Governor Reagan : his rise to power /
"Ronald Reagan was a fifty-three-year-old movie actor, past president of the Screen Actors Guild, and former host of the television show General Electric Theater when he gave a dramatic nationally televised speech the year before for Barry Goldwater, the Republican presidential nominee. Goldwat...
New York :
|Summary:||"Ronald Reagan was a fifty-three-year-old movie actor, past president of the Screen Actors Guild, and former host of the television show General Electric Theater when he gave a dramatic nationally televised speech the year before for Barry Goldwater, the Republican presidential nominee. Goldwater lost in a landslide, but the speech had cast Reagan in the new role of potential candidate. Already a hero to conservatives, Reagan reached out to moderates when he announced his candidacy for governor in 1966, in a speech that called for reform of the state's tax system and restoration of the California dream. "Our problems are many but our capacity for solving them is limitless," Reagan said." "Though Governor Pat Brown and the state's Democrats underestimated him as a fading star who had been upstaged by a chimpanzee in the film Bedtime for Bonzo, Reagan ultimately defeated Brown by nearly a million votes. Being a candidate came naturally to Reagan, but governing did not and he was at first outmatched by State Assembly Speaker Jesse Unruh. Reagan set to work fulfilling his campaign promises of tax relief, cuts in spending, and fixing the "mess at Berkeley," where student protests had turned violent." "After a rock start he took the measure of Unruh and surprised friends and foes alike by agreeing to a huge tax increase in his first term that provided an immense stream of revenue which cushioned Reagan throughout his eight years as governor. He developed an environmental policy that preserved some of California's most scenic valleys and wild rivers, and he signed what was then the nation's most permissive abortion-rights law. In his second term Reagan negotiated a landmark welfare-reform bill with Democratic legislators. Throughout, he expressed a vision, determination, and self-deprecating sense of humor that would combine to carry him to the White House."--BOOK JACKET.|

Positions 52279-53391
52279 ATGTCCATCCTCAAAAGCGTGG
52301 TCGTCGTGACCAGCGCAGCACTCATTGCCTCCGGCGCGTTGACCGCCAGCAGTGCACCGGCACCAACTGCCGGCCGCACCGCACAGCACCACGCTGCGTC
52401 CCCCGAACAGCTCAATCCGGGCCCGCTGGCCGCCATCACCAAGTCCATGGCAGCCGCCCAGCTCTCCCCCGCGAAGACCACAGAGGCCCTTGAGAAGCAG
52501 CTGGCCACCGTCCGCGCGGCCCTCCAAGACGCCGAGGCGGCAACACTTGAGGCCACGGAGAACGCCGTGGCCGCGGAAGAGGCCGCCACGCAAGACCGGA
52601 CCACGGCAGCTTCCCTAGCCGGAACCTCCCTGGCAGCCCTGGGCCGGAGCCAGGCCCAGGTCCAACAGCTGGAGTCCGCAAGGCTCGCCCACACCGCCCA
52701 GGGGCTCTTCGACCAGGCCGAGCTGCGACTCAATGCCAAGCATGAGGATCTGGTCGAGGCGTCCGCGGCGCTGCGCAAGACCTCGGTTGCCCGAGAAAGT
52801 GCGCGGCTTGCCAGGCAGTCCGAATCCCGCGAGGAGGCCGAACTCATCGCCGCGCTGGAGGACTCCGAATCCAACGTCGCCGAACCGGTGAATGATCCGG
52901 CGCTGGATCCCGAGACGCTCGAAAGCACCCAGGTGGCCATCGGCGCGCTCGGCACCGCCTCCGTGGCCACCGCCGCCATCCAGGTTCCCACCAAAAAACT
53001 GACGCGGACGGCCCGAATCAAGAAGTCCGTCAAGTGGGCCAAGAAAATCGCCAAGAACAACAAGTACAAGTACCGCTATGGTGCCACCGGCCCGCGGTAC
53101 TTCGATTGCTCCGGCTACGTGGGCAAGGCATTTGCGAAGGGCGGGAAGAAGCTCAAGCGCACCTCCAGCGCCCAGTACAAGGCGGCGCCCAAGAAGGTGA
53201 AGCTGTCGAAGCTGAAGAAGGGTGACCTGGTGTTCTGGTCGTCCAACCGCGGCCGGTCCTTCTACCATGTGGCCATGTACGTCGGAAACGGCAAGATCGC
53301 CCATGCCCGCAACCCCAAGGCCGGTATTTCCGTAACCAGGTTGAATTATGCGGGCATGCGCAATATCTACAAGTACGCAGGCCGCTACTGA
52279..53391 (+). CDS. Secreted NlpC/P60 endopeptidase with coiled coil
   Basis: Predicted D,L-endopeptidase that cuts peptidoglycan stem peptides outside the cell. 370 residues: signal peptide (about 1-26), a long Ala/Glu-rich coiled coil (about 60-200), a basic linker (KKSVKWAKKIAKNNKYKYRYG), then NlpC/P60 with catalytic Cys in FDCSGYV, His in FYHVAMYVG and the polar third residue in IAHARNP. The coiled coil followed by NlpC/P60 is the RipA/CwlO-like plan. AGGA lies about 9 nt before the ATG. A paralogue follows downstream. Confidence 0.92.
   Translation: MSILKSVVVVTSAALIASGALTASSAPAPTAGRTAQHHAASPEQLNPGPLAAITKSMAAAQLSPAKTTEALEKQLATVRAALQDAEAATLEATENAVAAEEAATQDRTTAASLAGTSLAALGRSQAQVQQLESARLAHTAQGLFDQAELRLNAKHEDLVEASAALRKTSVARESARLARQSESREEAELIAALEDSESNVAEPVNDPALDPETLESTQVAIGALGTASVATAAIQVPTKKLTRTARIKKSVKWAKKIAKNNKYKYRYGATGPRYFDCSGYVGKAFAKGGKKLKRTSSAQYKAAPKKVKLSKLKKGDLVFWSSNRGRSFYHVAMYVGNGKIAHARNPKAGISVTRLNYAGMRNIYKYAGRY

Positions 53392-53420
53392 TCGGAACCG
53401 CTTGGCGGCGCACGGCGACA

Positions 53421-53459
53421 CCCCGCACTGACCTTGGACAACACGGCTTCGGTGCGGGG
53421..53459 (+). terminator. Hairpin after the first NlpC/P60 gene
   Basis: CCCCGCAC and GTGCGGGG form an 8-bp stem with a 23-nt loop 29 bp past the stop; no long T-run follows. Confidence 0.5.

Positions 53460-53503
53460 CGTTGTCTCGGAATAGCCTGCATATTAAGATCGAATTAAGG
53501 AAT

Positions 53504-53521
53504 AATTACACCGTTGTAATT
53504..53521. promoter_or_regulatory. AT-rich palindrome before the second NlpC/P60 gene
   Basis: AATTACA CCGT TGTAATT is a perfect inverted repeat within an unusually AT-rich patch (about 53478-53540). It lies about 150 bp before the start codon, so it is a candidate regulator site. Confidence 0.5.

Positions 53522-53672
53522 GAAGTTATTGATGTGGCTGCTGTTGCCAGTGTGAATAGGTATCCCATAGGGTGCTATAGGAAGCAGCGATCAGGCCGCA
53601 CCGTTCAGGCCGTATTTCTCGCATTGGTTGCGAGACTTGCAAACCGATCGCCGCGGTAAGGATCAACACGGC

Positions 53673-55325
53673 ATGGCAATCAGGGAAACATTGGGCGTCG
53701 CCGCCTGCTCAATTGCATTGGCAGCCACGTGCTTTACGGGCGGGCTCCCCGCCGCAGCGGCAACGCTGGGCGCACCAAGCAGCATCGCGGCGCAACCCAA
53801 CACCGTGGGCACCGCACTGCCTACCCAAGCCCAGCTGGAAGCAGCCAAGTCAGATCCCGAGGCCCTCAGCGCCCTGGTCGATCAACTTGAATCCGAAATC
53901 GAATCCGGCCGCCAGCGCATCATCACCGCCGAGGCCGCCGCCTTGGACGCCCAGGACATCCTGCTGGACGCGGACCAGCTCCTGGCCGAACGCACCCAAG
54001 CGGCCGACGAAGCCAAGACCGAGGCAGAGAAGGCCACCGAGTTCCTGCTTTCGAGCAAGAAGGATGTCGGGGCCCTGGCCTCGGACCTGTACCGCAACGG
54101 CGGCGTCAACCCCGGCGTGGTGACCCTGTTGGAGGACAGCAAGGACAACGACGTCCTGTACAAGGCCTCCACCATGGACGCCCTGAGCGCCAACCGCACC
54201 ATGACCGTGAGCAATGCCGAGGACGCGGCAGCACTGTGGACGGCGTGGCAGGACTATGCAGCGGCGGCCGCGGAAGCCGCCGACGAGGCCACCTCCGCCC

|Physical Description:||xii, 579 pages, 16 unnumbered pages of plates : illustrations ; 25 cm.|
|Bibliography:||Includes bibliographical references (pages -556) and index.|
|FOLIO Link:||View instance in FOLIO|